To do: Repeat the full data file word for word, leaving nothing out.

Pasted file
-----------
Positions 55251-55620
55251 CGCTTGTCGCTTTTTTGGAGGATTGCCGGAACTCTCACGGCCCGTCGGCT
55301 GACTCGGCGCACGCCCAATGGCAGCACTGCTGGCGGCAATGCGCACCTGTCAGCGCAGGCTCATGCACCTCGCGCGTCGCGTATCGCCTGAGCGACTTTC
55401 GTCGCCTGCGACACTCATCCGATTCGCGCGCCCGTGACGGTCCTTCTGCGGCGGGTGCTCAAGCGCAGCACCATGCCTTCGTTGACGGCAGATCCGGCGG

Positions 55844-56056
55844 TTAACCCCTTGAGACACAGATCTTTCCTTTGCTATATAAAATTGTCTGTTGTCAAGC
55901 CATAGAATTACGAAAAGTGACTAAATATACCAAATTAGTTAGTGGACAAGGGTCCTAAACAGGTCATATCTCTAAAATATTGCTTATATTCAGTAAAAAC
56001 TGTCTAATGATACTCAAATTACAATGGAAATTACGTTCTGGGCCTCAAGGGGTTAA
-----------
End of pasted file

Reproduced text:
Positions 55251-55620
55251 CGCTTGTCGCTTTTTTGGAGGATTGCCGGAACTCTCACGGCCCGTCGGCT
55301 GACTCGGCGCACGCCCAATGGCAGCACTGCTGGCGGCAATGCGCACCTGTCAGCGCAGGCTCATGCACCTCGCGCGTCGCGTATCGCCTGAGCGACTTTC
55401 GTCGCCTGCGACACTCATCCGATTCGCGCGCCCGTGACGGTCCTTCTGCGGCGGGTGCTCAAGCGCAGCACCATGCCTTCGTTGACGGCAGATCCGGCGG

Positions 55844-56056
55844 TTAACCCCTTGAGACACAGATCTTTCCTTTGCTATATAAAATTGTCTGTTGTCAAGC
55901 CATAGAATTACGAAAAGTGACTAAATATACCAAATTAGTTAGTGGACAAGGGTCCTAAACAGGTCATATCTCTAAAATATTGCTTATATTCAGTAAAAAC
56001 TGTCTAATGATACTCAAATTACAATGGAAATTACGTTCTGGGCCTCAAGGGGTTAA